[llvm-dev] RFC: Strong GC References in LLVM

Chandler Carruth via llvm-dev llvm-dev at lists.llvm.org
Thu Jul 14 17:53:40 PDT 2016

On Thu, Jul 14, 2016 at 4:48 PM Sanjoy Das via llvm-dev <
llvm-dev at lists.llvm.org> wrote:

> Hi all,
> It looks like the key controversial point is the bit about the extra
> control dependence on loads and stores[0].  Generally the consensus is
> that (please chime if you think otherwise) it is not reasonable to
> make the safety (or semantics) of a load instruction depend on the
> type it is loading.  Introducing such a thing would involve changing
> the IR semantics in a fundamental way, and therefore has a high bar
> for acceptance.
> Here is a summary of the alternative solutions that were proposed here
> and on IRC (thanks Chandler, Andy, Eli!):

Thanks for writing up the summary, sorry I didn't summarize #2 for you as I
had promised. ;]

>   2. Introduce a flag on load and stores that either
>        a. Denotes a "gc_safety" control dependence.
>        b. Denotes a "blackbox_safety" control dependence.  In this case
>           we will probably have some optional metadata on loads and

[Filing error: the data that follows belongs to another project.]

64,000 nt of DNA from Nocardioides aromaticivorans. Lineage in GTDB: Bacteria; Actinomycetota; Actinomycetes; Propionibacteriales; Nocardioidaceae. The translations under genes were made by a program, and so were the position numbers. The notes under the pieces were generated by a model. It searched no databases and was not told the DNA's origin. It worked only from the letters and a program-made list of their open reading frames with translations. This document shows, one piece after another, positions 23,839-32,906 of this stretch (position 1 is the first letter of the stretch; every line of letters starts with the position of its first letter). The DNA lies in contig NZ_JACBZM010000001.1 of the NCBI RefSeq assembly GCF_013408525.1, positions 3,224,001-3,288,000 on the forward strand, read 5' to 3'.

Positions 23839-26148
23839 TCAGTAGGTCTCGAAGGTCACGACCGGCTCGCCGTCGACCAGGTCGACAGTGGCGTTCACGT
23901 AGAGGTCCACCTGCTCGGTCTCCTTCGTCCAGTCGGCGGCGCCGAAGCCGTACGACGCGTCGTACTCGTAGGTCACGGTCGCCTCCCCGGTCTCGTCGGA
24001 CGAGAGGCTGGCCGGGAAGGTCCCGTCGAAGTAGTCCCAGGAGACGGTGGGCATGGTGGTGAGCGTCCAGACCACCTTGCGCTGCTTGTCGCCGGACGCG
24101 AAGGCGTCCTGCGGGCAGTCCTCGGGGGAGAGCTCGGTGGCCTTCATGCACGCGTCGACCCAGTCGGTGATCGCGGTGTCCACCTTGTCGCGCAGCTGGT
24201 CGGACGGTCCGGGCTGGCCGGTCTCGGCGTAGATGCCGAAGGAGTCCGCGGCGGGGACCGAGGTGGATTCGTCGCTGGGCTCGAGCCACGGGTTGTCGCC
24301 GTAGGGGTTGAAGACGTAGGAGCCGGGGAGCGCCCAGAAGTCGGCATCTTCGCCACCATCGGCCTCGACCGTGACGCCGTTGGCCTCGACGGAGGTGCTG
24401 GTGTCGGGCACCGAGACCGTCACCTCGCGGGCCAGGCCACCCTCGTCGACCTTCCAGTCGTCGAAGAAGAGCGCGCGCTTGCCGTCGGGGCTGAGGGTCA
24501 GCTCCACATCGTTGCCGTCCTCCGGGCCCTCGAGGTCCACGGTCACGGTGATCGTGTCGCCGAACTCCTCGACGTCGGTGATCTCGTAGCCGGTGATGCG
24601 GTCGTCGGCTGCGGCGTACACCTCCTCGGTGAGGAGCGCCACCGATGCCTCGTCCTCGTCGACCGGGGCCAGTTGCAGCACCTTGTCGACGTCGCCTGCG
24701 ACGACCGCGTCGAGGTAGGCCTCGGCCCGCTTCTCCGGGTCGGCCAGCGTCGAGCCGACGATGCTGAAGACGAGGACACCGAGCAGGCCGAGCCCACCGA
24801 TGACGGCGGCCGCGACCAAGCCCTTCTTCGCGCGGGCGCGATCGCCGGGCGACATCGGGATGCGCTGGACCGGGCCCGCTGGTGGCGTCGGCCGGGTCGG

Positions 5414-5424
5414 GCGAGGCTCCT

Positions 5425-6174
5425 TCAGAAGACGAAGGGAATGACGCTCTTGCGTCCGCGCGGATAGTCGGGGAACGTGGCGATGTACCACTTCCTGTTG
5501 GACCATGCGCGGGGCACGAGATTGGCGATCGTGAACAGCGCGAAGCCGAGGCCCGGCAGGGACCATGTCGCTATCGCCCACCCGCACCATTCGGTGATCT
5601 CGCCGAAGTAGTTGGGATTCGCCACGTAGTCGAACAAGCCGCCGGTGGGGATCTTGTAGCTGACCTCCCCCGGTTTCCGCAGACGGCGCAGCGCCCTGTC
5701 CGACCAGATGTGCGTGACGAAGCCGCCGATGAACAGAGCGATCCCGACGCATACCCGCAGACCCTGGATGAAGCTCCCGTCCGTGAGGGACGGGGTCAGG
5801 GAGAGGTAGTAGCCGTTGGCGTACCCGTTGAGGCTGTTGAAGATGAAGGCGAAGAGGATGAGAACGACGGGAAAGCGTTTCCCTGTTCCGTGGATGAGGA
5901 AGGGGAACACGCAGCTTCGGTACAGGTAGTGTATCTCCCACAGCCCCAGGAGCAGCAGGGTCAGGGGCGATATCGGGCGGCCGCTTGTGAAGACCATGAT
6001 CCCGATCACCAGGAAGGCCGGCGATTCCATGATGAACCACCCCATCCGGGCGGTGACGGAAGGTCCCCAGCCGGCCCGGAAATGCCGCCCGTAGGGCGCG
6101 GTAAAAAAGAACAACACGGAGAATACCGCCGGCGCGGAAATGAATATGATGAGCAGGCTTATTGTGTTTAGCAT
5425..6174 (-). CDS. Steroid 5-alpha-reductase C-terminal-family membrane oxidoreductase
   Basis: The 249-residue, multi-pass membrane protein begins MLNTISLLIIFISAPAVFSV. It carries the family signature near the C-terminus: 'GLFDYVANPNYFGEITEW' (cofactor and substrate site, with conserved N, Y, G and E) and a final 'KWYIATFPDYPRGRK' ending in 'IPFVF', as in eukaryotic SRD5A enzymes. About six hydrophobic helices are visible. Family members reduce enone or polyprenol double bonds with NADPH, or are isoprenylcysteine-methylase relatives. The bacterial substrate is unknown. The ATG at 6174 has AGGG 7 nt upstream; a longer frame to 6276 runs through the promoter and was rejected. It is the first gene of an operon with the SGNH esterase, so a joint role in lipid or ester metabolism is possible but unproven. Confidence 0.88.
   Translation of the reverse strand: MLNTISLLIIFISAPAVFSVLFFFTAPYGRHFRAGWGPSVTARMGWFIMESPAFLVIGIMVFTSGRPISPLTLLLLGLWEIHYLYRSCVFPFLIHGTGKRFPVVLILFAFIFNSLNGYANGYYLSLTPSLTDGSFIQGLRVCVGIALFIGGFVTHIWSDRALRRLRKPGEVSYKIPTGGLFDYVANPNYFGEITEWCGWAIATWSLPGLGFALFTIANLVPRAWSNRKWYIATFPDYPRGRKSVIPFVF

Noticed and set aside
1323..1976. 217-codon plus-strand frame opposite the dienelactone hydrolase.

>           stores to indicate that the control dependence is actually on
>           GC safety.

Suggested name for 2b: "unsafe" or "predicated". Essentially, that the load
is not generally safe to do even if the *memory* is generally safe to load
from because of some external effect.

>      As a starting point, LLVM will conservatively not speculate such
>      loads and stores; and will leave open the potential to upstream
>      logic that will have a more precise sense of when these loads and
>      stores are safe to speculate.
>   3. Introduce a general way to denote control dependence on loads and
>      stores.  This can be helpful to LLVM in general, and will let us
>      basically implement a more precise version of (2).

I actually think there is a pretty clean incremental path from 2a to 3
here. We can start with just the basic "there is something control
dependent about this" and use metadata to experiment with communicating it
to the optimizer. If we come up with something really general and precise,
we can fold it into the blanket thing, but until then we don't scope creep
or put something into the IR.

One thing you didn't mention is that this requires a matching function
attribute too so that we can distinguish between a call site that reads
memory and a call site that reads memory in a way that is potentially
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